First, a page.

Cattle inventory updates from July’s Cattle, and Cattle on Feed Reports

James Mitchell,University of Arkansas livestock marketing specialist and Josh Maples, Mississippi State University assistant professor & Extension economist

August 7, 2023

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Two key reports were released on July 21st that give the latest insights on cattle herd dynamics. USDA-NASS released the mid-year Cattle report and the monthly Cattle on Feed report. While there is plenty to digest in each report, we note a few key points in this article.

      For the 2014-present cattle cycle, July cattle inventories peaked in 2018 and, on average, have been declining by 1.0 percent each year. The latest report estimates July cattle inventories at 95.9 million head, down 2.7 percent from last year. Note that July cattle inventories are still above the previous low of 95.7 million head in 2014.

      The total number of cows and heifers that have calved was 38.8 million head, showing a 2.0 percent decline from the July 2022 total of 39.6 million head. Beef cows total 29.4 million head on July 1, 2023, down 2.6 percent from the previous year. Importantly, beef cow numbers for July 2023 are below the 2014 low of 29.8 million head and the lowest on record.

      As cow herds decline cyclically, so will the annual calf crop. The 2023 calf crop is estimated to be 33.8 million head (a 1.9 percent decline from 2022) and includes 24.8 million for the first half of the year and 9 million calves to be born during the year’s second half. This is the fifth consecutive annual decline in calf crop and would be the lowest total since the 33.5 million total in 2014.

      As tighter cattle supplies push prices higher, most are looking for indicators of herd expansion. One of those indicators is the number of beef replacement heifers. NASS estimated 4.05 million beef heifers held for replacement, a 2.4 percent decrease from the 2022 estimate. Another indicator of herd expansion from the Cattle on Feed report is the number of heifers on feed relative to total feedlot inventories. The number of heifers on feed was estimated at 4.47 million head which is unchanged from a year ago, even though the tightening calf crop the past few years implies the total number of heifers has declined. For comparison, the number of steers on feed was estimated at 6.73 million head which was a 2.9 percent decrease from 2022. Heifers were estimated at 39.9 percent of cattle on feed, the highest percentage since 2002.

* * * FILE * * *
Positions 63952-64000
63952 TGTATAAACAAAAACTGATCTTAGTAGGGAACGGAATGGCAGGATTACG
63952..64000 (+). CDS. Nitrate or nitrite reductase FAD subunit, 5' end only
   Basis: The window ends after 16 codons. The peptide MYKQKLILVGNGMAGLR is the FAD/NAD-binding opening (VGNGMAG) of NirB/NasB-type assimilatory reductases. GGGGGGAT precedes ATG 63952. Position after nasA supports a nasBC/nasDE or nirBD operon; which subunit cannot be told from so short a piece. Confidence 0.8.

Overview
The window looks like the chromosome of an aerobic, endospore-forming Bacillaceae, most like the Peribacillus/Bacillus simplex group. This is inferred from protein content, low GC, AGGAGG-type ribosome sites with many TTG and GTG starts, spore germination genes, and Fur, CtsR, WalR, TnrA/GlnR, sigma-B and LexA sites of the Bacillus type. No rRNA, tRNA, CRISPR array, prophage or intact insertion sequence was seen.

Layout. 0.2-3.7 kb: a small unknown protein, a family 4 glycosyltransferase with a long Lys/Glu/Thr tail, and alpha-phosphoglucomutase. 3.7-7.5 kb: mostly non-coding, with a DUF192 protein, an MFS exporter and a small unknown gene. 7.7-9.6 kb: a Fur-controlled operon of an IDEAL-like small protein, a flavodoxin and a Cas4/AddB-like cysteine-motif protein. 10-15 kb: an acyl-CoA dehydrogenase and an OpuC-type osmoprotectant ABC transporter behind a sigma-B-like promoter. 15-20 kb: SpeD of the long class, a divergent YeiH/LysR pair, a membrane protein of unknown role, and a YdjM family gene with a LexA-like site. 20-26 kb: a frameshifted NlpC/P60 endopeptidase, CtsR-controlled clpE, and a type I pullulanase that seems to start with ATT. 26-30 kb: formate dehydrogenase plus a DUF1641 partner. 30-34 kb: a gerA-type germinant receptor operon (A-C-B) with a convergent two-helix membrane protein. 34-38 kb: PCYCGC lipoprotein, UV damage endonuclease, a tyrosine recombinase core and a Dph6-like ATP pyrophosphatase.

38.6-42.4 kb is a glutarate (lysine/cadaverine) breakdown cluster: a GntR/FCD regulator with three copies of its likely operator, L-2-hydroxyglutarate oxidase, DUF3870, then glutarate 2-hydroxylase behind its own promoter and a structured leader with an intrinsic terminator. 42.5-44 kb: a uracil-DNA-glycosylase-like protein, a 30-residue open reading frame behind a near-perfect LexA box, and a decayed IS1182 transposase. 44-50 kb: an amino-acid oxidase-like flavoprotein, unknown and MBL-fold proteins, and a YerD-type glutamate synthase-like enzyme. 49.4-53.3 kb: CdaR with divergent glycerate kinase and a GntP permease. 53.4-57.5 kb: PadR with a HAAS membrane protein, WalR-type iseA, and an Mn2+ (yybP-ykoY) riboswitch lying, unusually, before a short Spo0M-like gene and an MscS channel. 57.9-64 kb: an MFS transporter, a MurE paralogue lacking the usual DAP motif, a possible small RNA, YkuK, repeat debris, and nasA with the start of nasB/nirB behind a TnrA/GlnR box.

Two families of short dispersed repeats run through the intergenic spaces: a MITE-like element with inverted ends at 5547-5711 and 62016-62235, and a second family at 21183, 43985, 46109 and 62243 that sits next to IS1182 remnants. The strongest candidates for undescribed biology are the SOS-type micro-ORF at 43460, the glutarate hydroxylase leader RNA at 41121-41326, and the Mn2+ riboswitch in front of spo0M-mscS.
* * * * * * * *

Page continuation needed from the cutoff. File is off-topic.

Contraction in the beef cattle herd continued through the first half of 2023. Beef cow numbers are lower, the calf crop is lower, and many heifers continued to enter feedlots instead of being held for replacement. Beef cattle prices are at record highs which has many folks wondering when herd expansion will follow. However, the signs of expansion are not evident yet.

Southern Livestock

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